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JohnnyK

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About JohnnyK

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    Advanced member

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  • Gender
    Male
  • Location
    Citrus Heights, CA
  • Interests
    Ceramics, glazing techniques, photography, farming, reading all kinds of stuff but primarily thrillers

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  1. JohnnyK

    Glaze is pinging

    Welcome to the Forum, Emma... If you were doing a Raku firing using a crackle glaze, that would be a delightful sound as the glaze would be cracking just the way you want it to before reducing it. I don't think that's what you're doing here. What was the temp of the kiln when you opened it? What was the condition of the glaze when you inspected your pieces? Can you send some photos? If the glaze was rated at ^05 there shouldn't be a problem. Again, pix might help. johnnyK
  2. I would try pulling the wire taut and pressing it to the bat as you pull it through the clay. In the photo it looks like you have a space between the wire and the bat which gives you that layer of clay which pulls off the bat when you remove the piece. The fact that this sliver of clay separates from the bat tells me you might just leave it uncut until the piece dries enough to pop it off the bat using a wide putty knife as Mark suggests. JohnnyK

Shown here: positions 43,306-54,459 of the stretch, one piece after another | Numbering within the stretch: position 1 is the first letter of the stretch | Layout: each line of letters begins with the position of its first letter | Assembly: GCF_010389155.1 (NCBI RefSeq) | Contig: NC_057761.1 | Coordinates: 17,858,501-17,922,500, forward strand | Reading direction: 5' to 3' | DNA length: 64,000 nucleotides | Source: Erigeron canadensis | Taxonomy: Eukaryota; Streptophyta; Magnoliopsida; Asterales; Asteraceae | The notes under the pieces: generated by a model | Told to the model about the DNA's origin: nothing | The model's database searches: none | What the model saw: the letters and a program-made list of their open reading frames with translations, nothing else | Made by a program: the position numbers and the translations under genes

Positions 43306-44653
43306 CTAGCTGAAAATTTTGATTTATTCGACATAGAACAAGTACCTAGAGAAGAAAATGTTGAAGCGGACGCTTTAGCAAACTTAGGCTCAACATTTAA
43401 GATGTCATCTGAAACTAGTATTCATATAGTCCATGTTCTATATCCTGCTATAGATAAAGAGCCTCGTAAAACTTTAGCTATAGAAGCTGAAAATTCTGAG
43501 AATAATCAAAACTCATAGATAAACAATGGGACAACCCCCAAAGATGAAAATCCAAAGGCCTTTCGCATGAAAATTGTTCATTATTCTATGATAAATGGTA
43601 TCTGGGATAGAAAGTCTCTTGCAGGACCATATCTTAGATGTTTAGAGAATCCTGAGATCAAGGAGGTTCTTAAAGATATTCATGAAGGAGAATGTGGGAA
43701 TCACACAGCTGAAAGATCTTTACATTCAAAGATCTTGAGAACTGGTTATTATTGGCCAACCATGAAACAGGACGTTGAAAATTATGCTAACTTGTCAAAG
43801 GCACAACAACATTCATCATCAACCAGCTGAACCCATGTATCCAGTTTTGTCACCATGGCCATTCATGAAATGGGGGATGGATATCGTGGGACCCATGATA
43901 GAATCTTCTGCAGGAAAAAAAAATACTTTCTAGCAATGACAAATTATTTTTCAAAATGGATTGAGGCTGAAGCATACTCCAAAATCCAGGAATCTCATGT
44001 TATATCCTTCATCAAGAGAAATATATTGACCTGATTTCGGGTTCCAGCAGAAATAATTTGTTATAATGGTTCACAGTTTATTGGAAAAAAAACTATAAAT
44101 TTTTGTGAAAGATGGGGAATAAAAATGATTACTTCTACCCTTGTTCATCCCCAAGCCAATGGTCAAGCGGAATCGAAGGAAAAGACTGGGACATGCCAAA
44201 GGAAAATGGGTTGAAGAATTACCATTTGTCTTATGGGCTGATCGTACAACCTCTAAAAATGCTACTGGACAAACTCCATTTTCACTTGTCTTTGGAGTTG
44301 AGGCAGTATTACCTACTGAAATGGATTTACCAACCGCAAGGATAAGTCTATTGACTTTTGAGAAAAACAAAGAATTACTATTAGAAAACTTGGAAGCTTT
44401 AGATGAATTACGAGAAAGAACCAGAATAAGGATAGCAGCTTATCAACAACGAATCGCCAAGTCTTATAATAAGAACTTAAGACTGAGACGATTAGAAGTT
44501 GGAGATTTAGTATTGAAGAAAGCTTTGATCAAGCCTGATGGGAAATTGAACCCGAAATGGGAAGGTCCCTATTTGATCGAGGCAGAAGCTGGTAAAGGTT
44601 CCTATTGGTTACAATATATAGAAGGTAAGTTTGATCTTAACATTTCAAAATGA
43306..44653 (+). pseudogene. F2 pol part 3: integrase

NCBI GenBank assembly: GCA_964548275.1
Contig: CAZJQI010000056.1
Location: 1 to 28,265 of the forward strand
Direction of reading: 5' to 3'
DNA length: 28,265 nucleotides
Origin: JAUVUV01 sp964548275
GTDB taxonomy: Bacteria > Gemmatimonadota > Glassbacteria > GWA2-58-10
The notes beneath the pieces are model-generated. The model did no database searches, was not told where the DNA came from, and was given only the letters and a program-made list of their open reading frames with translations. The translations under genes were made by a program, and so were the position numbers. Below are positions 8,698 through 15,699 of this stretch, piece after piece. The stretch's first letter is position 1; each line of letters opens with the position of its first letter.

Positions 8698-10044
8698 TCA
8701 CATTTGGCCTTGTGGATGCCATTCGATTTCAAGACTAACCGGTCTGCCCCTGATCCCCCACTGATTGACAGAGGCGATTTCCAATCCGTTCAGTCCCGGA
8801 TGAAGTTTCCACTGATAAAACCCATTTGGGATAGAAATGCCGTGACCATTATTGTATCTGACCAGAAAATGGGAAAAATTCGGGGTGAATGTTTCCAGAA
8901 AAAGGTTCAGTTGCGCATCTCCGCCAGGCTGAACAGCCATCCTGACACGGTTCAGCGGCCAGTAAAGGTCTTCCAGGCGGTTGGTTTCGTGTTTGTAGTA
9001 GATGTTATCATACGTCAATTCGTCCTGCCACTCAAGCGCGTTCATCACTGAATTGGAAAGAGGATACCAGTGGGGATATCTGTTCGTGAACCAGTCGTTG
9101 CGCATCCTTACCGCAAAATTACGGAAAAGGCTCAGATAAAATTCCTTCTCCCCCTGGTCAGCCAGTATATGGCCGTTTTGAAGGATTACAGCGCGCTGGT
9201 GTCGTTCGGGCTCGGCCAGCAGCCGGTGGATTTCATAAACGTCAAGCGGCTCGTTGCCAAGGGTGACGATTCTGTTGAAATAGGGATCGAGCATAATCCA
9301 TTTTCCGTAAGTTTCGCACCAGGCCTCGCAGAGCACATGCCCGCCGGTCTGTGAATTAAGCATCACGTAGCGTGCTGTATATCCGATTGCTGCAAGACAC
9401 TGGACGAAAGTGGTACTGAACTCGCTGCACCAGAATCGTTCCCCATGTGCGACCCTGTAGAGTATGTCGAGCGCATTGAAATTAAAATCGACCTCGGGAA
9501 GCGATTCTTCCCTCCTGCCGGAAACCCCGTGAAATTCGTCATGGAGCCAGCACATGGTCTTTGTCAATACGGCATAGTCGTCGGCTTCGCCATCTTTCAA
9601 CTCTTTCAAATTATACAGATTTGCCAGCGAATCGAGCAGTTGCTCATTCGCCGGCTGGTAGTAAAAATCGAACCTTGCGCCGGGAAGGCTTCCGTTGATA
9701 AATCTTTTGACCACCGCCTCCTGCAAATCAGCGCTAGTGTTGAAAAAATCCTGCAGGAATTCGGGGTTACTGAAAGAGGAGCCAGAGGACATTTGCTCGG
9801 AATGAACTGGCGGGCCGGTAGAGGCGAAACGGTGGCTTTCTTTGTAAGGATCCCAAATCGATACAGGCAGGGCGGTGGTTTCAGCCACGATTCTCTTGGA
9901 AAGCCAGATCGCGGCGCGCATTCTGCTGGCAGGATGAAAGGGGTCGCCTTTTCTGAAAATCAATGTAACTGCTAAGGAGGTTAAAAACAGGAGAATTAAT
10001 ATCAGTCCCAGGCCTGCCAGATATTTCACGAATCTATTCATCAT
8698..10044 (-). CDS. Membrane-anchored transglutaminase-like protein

3. JohnnyK

    firing glazed bottoms

    What do you call stilts? Are they the stilts used to support shelves or the devices with sharp metal spikes that are used for supporting low-fire pieces? If the former...fuggetaboutit! If the latter...there shouldn't be a problem for either functional or decorative pieces since the marks are so small and would be in a place that spends most of its time out of sight. JohnnyK
  4. As part of a Raku class that I took last fall, we were required to study the pottery and sculptures of a half dozen ancient cultures and incorporate their methods and techniques in our own work, with a twist...have it relate to our own current life and experiences. In this way we were able to interpret the ancients in a modernistic way. Were we stealing the culture of others? I think not! In fact, I think we were enhancing their cultures and bringing them into the modern world with a different interpretation...just saying... JohnnyK
  5. JohnnyK

    Glazing inside of long tube bead

    Welcome to the forum and to the wonderful world of ceramics. Why do you want to glaze the inside of the beads?
  6. JohnnyK

    New Potter